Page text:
Pair of bombs kill 13 in India
HYDERABAD, India -- A pair of bombs exploded in a crowded shopping area in the southern Indian city of Hyderabad, killing at least 13 people and wounding scores of others in the worst bombing in the country in more than a year, officials said.
The blasts occurred about two minutes apart Thursday outside a movie theater and a bus station, police said. Storefronts were shattered, motorcycles covered in debris, and food and plates from a roadside restaurant were scattered on the ground near a tangle of dead bodies. Passersby rushed the wounded out of the area.
The bombs were attached to two bicycles about 500 feet apart.
3 guilty in terror plot
LONDON -- Three men accused of plotting what would have been the biggest terrorist attack in Britain since the 2005 London transit bombings were found guilty on terrorism charges Thursday.
The three, British Muslims from the central English city of Birmingham, were accused of planning to set off up to eight bombs in backpacks in crowded places as part of a suicide rampage.
Although no date or target was set for the attack, authorities who secretly recorded conversations between the men arrested them in September 2011 out of concern that they posed an imminent threat.
China's Xi to visit Moscow
BEIJING -- The Chinese leader, Xi Jinping, has selected Moscow as his first foreign visit as president, to be followed immediately by a trip to South Africa for a summit of the group of leading emerging-market countries.
Mr. Xi's predecessor, Hu Jintao, also chose Moscow as his first overseas stop after assuming office, but this time, Mr. Xi's journey to Russia has a special significance, analysts say, coming as China tries to answer the Obama administration's pivot to Asia.
Mr. Xi will be working to ensure that China's relationship with Moscow, a sometimes prickly affair and one in which the balance of power has dramatically tilted in favor of China, is in good shape before he meets with President Barack Obama later in the year, analysts said.
Mexico abuse report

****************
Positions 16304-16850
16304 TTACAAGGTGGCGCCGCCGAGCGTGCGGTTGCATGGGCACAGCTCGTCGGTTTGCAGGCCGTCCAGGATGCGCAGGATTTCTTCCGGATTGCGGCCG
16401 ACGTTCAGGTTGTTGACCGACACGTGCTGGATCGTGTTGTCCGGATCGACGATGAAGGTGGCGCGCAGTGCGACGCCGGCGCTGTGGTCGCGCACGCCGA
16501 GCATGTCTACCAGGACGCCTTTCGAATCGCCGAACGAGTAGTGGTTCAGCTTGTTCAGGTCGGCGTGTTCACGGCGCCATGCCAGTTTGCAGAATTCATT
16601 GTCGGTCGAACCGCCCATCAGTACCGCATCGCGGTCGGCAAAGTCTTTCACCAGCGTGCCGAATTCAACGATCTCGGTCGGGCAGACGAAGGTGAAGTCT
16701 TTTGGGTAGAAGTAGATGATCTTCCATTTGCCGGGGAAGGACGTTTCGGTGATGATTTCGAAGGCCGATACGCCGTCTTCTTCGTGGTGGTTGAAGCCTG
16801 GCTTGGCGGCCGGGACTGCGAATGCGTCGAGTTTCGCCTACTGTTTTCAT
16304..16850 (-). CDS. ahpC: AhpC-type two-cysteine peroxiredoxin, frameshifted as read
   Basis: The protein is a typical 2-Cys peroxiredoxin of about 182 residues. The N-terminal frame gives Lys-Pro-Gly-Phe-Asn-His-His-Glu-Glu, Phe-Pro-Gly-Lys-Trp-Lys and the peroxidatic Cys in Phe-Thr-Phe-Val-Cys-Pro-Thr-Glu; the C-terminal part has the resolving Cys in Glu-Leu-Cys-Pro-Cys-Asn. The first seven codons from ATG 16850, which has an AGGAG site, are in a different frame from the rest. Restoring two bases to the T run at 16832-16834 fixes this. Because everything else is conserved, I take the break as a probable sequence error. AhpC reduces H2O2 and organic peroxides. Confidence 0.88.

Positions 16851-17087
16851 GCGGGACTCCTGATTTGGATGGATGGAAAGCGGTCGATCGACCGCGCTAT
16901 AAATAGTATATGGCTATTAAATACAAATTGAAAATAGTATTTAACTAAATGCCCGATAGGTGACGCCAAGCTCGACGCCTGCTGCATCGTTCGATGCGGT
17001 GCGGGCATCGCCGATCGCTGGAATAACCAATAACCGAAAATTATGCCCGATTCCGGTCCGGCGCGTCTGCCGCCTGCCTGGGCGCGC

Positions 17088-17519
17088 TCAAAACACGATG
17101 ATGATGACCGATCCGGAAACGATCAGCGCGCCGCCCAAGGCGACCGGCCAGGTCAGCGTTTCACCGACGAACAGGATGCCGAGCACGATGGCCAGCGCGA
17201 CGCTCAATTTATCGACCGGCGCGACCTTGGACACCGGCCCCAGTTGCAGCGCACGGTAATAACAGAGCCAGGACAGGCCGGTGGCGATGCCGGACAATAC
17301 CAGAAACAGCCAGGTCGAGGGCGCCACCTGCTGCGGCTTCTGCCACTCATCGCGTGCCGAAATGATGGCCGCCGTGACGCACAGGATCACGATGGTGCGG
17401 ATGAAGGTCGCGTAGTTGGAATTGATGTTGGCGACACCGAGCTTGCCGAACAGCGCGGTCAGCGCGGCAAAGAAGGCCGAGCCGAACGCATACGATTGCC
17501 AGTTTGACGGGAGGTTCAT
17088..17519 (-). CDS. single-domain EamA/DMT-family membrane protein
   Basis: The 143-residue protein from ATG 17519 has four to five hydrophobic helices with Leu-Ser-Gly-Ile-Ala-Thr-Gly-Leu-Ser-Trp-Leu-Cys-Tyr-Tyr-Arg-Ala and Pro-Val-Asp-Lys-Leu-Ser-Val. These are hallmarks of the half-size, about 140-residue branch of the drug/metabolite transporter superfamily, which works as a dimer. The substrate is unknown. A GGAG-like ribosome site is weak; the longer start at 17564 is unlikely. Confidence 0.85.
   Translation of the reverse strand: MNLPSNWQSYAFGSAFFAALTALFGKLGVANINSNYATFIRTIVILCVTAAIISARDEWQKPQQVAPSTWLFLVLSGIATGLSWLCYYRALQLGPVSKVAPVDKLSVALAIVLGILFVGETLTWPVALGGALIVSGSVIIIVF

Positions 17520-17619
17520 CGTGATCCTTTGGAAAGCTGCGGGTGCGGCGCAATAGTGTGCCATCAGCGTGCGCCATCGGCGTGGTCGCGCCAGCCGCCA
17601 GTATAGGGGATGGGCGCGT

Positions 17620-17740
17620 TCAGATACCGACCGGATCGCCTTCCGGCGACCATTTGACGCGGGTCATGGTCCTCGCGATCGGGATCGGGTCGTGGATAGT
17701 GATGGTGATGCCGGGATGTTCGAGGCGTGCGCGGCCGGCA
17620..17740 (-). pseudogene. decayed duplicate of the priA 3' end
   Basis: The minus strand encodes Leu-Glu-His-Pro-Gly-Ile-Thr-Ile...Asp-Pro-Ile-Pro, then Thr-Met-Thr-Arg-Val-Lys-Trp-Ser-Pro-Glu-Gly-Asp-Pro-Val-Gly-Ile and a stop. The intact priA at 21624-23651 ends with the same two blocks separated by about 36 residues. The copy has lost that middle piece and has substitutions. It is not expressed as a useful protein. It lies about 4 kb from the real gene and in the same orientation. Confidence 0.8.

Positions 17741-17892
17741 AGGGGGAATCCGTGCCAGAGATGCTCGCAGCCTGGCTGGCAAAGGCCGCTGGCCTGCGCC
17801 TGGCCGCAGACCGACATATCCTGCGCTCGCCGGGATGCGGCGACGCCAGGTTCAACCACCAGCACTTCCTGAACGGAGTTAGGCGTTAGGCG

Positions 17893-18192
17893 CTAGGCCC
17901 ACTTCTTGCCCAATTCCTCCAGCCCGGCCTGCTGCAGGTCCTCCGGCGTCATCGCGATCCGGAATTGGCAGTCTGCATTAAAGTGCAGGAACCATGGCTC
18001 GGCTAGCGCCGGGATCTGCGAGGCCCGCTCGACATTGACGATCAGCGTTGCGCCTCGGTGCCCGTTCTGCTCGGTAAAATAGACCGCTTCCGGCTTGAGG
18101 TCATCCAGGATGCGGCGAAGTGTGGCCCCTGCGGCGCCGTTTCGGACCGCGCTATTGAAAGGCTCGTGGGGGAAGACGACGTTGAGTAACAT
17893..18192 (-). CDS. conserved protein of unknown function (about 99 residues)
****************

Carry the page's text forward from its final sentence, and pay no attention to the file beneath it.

MEXICO CITY -- Security forces have taken part in many kidnappings and disappearances in Mexico, and the government's failure to investigate only compounds the anguish of their families, according to a scathing new report by the U.S.-based Human Rights Watch.
The report released Wednesday serves as an indictment of the administration of former President Felipe Calderon, who left office Dec. 1, and poses urgent challenges for his successor, Enrique Pena Nieto.
Against the backdrop of a military-led offensive against powerful drug cartels, an estimated 70,000 people were killed during Mr. Calderon's six-year term, according to authorities and media tallies. Thousands more, possibly more than 20,000, disappeared.
Ancient pyramid unearthed
BRUSSELS -- A mudbrick pyramid built about 3,300 years ago has been unearthed in the Egyptian city of Luxor by a team of Belgian scientists, universities in Brussels and Liege said Thursday.
The pyramid is thought to belong to a vizier, or senior adviser, called Khay, who worked under the reign of pharaoh Ramses II during around 1279-1213 B.C., judging by the stamp impressions found on the brick.
The vizier, who was the highest official under the pharaoh, would have supervised the workers in charge of building the royal tombs in the Valley of the Kings and the Valley of the Queens. Khay is known to Egyptologists through many documents.
The pyramid on the Luxor West Bank -- the site of the ancient city of Thebes -- originally stood about 50 feet high, and its side measured 39 feet.
-- Compiled from news servicesworld